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The school-to-work transition is a crucial life stage for young people, and research has often shown that this stage has important effects on their entire life courses. In recent years, young people willing to enter the labour market have been challenged by increasing uncertainty and comparatively high unemployment. These labour market trends have been attributed to several structural changes, including globalisation, rise in international competition, technological change and the recent economic crisis. At the same time, the structure of labour supply has changed. Tertiary education in EU Member States has substantially expanded and the educational attainment of recent female graduates is now at parity or even exceeds that of their male counterparts. However, research has also demonstrated that even with considerable gains in education, women continue to have unequal labour market outcomes. Isolating gender differences in the transition from school to work and examining why these differences may emerge, has been largely ignored until now. Our report uses directly comparable data across the EU to examine whether there is a gendered transition from school to work, which can provide evidence to allow nations to reform their social welfare systems in a more tailored way by learning from each other and identifying policies and institutional systems that work the best. For our empirical analyses, we draw on the EU Labour Force Survey 2009 ad hoc module 2009 'Entry of Young People into the Labour Market', which focuses on individuals aged 15–34 years living in 27 EU Member States plus Iceland and Norway.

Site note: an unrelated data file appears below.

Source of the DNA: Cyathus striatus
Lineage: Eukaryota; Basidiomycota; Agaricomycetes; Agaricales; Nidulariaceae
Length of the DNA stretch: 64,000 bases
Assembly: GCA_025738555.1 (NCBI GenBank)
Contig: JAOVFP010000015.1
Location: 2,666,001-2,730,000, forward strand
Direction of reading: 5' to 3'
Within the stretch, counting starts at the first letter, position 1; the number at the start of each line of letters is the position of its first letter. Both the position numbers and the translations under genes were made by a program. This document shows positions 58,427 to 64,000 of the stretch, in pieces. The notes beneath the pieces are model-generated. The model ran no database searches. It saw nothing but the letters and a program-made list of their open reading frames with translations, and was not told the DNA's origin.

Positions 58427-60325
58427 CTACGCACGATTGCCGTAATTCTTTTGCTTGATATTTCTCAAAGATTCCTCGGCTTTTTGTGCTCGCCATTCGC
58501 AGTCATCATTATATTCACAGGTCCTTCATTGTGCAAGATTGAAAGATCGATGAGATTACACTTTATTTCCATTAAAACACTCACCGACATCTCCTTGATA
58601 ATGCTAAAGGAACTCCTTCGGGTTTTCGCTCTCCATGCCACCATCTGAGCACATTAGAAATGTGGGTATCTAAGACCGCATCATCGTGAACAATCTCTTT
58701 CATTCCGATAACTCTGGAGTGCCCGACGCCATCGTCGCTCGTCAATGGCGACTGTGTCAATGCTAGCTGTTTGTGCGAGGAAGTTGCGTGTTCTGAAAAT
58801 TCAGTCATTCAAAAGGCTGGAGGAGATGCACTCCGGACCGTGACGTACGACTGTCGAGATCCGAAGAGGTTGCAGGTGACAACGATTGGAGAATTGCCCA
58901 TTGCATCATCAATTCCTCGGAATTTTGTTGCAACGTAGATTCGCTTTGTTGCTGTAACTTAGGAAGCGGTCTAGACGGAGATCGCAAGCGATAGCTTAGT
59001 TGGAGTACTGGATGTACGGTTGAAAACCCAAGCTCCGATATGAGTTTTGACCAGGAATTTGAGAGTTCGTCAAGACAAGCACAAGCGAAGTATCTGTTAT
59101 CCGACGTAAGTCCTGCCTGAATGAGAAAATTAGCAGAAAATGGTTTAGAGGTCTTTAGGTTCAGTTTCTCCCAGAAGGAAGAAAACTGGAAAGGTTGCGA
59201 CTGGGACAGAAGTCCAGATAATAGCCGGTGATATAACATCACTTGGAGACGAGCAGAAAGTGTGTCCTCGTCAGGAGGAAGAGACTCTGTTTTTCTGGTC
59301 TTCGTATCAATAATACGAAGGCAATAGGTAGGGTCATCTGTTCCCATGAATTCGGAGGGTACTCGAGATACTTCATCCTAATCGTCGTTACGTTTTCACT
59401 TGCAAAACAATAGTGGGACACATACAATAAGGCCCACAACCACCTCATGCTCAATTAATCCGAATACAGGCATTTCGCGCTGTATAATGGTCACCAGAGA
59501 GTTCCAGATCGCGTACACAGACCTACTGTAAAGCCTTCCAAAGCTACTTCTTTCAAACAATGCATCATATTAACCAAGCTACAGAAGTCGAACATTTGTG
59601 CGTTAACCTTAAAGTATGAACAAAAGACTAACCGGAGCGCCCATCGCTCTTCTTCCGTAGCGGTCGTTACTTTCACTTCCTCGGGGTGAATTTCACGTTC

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This research was commissioned by the European Commission Directorate General for Justice and Fundamental Rights. The study was jointly undertaken by RAND Europe and the University of Groningen.

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